Kolárová was known—with her partner, the poet and artist Jirí Kolàr—as an influential figure in Prague intellectual circles of the early 1960s. Kolárová's experimentation with cameraless photography began in 1961, when she aligned with the progressive art movement Kriovatka (Crossroads), which aimed for new conceptual modes of expression antithetical to Soviet-sanctioned Socialist Realism. Kolárová began creating what could be called "artificial negatives," pressing small domestic and natural objects into a sheet of soft wax and then exposing the impressions to photographic paper under shifting light. Kolárová's experimental approach to photography and assemblage-based practices was groundbreaking for its time. The pictures titled Roetgenogram kruhu (Radiogram of Circle) were likely made by placing objects on photosensitive paper on a spinning gramophone and then exposing them to light.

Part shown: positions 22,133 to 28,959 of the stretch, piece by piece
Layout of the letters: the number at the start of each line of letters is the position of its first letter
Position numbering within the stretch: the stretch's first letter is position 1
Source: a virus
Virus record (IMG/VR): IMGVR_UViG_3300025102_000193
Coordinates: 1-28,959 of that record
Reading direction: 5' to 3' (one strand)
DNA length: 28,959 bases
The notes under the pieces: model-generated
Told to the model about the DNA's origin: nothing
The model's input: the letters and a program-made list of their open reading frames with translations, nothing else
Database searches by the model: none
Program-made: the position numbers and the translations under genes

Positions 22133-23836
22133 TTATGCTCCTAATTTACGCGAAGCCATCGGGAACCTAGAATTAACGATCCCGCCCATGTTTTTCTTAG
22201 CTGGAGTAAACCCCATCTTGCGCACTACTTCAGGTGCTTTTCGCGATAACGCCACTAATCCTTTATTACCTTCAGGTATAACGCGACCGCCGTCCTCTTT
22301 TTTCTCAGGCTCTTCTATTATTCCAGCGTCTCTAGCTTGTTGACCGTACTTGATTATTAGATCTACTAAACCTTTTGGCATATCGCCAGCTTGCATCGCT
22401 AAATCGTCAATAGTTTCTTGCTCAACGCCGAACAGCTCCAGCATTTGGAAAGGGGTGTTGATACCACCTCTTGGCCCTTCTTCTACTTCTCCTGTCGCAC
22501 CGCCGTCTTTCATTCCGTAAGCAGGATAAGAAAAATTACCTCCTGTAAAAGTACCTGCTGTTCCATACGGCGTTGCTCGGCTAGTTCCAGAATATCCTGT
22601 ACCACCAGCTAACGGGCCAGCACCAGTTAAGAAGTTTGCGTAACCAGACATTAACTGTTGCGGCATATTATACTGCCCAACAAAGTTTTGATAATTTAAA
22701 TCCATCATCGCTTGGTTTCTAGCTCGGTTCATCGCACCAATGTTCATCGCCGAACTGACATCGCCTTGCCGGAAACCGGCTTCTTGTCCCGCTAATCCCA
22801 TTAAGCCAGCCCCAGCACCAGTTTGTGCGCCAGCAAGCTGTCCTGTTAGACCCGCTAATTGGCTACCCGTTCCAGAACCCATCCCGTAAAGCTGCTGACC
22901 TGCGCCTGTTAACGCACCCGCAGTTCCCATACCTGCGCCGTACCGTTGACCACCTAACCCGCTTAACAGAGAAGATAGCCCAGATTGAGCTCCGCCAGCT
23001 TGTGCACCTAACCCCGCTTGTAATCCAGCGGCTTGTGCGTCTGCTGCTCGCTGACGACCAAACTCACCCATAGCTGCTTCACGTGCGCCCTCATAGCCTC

Gallery label from Transmissions: Art in Eastern Europe and Latin America, 1960–1980, September 5, 2015–January 3, 2016.
Kolárová began experimenting with cameraless photography in 1961, creating "artificial negatives" by pressing small domestic and natural objects into sheets of soft wax and then exposing the impressions to photographic paper under shifting light. Captivated by the ability of light to record the materiality of these objects, Kolárová made increasingly abstract work, which culminated in these concentric light images.
Gallery label from Making Space: Women Artists and Postwar Abstraction, April 19 - August 13, 2017.